Rod Taylor, who passed away on 7th January 2015, four days before his 85th Birthday, was interviewed by Save Hitchcock on 1st June 2012, at his home in Beverly Hills, California. It was one of the last few interviews Rod gave before his death.
Rod Taylor had come to Hollywood in 1955 from Sydney, Australia and, prior to The Birds, had worked his way up through bit parts and TV films. He had been the winner of the Newspaper Critics Best Actor of the Year award and won a plane ticket to London, stopping off in LA. He liked Hollywood so much that he stayed. His first American film was The Virgin Queen (1955), followed by playing Elizabeth Taylor’s fiancé in Giant (1956). His most famous role to date had been George the inventor in MGM’s time-travelling adventure The Time Machine (1960). At 5 ft 11 in, 175 lbs, with light brown hair and blue eyes, Rod was a natural athlete, expert at tennis, surfing and swimming.
Rod went along with his agent, Wilt Melnick of the Louis Shurr Agency, to Hitchcock’s bungalow in January 1961. ‘The initial meeting with Hitchcock was a disaster,’ recalls Rod. ‘I called him by his first name, Alfred this and Alfred that. He went totally white for 20 minutes, and had total misgivings about our meeting.’ Rod thought he didn’t say all the right things and remembers commenting, ‘I hope the birds and things don’t kind of totally outshadow the people.’ Of course, that’s the story… they’re supposed to. So that was number one. Wrong. But then we really talked about ‘making movies’ and how I loved it, and how I was interested in his work. I brought that up and said the right thing. We didn’t get into any deep discussions about the movie itself at all. No ‘What do you think of the character?’ – none of that. It was taken for granted that I loved it and wanted to work with him.’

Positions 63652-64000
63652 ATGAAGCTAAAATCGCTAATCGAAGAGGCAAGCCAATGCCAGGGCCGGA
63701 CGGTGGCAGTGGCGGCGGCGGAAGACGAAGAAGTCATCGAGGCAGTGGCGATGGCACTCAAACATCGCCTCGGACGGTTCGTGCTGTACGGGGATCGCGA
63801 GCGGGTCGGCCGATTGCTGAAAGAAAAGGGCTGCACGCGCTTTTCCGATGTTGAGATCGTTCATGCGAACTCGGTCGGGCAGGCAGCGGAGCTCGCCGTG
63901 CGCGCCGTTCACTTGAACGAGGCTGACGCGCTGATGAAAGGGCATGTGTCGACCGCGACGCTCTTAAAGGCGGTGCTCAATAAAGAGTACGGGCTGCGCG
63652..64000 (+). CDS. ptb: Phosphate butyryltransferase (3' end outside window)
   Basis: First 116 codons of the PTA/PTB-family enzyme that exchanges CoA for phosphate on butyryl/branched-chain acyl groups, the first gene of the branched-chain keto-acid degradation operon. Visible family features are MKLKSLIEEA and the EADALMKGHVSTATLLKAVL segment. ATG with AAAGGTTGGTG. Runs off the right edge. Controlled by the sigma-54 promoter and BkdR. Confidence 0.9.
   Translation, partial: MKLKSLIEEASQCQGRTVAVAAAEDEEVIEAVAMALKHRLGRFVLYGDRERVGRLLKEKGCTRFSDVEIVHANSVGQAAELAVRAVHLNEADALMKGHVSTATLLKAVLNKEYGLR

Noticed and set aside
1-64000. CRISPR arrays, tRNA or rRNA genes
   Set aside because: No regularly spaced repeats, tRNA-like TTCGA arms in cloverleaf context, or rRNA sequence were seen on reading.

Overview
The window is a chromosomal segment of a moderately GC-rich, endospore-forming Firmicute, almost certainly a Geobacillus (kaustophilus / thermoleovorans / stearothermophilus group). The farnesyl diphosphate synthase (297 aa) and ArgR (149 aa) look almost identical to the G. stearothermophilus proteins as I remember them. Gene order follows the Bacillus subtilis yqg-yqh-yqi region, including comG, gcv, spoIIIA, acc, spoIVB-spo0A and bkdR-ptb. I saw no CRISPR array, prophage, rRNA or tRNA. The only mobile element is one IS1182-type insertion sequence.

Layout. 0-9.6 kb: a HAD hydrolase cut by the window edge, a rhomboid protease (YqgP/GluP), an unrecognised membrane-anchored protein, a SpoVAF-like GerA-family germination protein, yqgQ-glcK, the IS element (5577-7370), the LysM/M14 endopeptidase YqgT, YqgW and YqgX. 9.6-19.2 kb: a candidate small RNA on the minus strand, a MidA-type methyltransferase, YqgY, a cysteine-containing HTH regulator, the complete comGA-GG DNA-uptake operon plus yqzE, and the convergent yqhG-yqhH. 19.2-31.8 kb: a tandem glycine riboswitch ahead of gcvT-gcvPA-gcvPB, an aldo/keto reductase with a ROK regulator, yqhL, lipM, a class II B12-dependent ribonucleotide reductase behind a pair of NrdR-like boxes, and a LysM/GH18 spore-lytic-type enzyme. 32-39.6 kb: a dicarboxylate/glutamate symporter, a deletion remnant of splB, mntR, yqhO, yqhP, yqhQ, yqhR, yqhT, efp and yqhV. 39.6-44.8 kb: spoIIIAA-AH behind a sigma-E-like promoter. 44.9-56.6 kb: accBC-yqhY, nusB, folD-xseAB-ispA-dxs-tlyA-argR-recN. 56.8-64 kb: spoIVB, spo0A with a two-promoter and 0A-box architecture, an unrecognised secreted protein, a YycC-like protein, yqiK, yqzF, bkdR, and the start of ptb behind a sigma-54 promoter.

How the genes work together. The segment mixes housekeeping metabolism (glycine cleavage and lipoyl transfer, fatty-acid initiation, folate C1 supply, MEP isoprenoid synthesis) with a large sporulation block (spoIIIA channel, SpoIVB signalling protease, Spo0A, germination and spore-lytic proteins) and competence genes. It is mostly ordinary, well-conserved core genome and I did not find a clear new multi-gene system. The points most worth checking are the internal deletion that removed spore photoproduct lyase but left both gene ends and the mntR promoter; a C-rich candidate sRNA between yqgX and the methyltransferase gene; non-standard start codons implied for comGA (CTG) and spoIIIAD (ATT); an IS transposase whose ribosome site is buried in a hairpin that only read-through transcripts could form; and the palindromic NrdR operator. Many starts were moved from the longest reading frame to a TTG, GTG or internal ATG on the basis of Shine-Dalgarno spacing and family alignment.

When they left Hitchcock’s office, Rod said to agent Wilt, ‘Well, you can forget that movie.’ Two days later, Rod got a call from Hitchcock offering him the part. Rod believes that Hitchcock was influenced by Lew Wasserman, who knew him from films such as The Time Machine. Wasserman backed Hitchcock to the hilt and often suggested actors to appear in his movies, and Rod himself was absolutely flattered and astonished that Hitch would want to work with him.